Retired Air Force Col. Philip G. Kemp, 83, who served in both World Wars, died Monday at Bethesda Naval Hospital after an aneurysm.

He was a pilot in the Army Air Signal Corps in World War I. After the war he remained active in the Reserves. Col. Kemp helped organize the Chicago Aero Commission that established the Chicago Municipal Airport, now known as Midway Airport. He was the commission's first chairman.

He held various positions in private industry, including director of Universal Airlines and the Aviation Corporation.

Col. Kemp was recalled to active duty in October, 1941, and sent to Allied headquarters in Accra and later Cairo, where he helped coordinate air supply and transport for impending Allied actions in North Africa.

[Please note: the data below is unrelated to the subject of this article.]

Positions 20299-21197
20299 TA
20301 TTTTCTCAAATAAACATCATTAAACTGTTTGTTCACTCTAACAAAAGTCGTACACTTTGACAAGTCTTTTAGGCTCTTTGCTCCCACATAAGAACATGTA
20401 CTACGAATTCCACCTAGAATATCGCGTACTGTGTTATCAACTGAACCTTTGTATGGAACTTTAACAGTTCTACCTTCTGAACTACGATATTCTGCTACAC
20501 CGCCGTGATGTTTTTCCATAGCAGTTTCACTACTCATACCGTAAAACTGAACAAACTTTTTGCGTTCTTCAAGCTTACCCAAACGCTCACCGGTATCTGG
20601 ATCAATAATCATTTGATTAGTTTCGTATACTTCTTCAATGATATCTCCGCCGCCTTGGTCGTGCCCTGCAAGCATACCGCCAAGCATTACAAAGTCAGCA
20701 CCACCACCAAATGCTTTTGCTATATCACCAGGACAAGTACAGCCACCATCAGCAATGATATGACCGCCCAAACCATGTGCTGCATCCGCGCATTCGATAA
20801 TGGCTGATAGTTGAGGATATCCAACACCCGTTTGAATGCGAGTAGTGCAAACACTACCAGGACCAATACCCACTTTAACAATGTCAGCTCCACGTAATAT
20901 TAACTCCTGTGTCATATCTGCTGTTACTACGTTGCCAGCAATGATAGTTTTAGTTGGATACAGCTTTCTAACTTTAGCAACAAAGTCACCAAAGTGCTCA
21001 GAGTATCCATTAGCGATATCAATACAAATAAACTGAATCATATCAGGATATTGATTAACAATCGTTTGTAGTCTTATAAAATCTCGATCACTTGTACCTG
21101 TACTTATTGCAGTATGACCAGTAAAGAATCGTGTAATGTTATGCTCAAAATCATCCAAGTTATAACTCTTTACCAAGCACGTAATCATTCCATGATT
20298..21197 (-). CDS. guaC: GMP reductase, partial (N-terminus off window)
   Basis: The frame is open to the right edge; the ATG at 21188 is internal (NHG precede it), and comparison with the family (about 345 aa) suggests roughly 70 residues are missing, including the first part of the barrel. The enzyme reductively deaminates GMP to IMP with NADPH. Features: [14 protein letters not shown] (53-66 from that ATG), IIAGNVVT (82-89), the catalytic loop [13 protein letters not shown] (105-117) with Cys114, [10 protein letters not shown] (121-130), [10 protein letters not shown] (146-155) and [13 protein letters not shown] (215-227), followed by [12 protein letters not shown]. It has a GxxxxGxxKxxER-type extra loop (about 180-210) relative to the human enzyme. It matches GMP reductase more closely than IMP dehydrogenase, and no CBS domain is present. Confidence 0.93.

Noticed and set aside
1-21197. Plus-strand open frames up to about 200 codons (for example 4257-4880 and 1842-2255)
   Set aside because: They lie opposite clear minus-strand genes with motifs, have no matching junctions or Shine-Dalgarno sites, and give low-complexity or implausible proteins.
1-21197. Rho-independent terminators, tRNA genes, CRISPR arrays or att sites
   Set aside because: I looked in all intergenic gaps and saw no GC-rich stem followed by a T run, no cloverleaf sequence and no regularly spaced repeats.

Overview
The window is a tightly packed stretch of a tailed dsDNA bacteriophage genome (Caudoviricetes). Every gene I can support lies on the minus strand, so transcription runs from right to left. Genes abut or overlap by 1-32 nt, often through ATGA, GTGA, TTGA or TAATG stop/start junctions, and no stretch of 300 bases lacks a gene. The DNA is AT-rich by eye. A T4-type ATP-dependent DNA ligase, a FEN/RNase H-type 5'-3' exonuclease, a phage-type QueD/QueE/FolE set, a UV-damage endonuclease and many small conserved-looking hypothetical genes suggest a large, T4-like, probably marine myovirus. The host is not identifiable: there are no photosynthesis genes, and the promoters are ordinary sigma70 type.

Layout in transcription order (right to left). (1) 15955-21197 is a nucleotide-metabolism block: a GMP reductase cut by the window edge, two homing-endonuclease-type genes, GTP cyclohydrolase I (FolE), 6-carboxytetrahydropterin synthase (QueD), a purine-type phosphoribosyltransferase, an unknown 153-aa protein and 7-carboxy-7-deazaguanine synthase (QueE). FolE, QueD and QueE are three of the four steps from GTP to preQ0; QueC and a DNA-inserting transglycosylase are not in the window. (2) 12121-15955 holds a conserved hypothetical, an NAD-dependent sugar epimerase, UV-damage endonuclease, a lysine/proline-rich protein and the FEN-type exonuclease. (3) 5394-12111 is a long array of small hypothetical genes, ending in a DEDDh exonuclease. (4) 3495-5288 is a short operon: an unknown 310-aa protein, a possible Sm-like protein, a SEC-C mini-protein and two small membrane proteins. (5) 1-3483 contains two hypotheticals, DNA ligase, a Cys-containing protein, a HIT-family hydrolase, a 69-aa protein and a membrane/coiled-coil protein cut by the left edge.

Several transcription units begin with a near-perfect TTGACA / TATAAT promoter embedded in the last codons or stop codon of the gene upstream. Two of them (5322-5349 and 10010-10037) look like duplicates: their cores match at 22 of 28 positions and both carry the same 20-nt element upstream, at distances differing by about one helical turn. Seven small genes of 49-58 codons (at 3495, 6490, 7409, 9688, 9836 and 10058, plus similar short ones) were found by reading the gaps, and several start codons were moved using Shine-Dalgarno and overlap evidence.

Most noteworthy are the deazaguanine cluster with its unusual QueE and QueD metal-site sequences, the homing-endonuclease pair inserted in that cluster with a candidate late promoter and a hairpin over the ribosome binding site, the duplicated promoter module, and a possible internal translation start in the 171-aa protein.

Later he helped in the disarmament and demilitarization of the German air forces in France.

Col. Kemp was a member of the U.S. Embassy staff in London and reported on the disposal of American war-surplus material in Europe, before returning to this country in 1945.

He then held a number of staff and command positions. He was commander of Wolters Air Force Base in Mineral Wells, Tex., from 1952 to his retirement in 1954. Col Kemp then moved to this area.

He is survived by his wife, Elizabeth, of the home in Silver Spring: two daughters, Rosemary Arrott of Chicago, and Julia Slebos of Hillsborough, N.C., and one grandchild.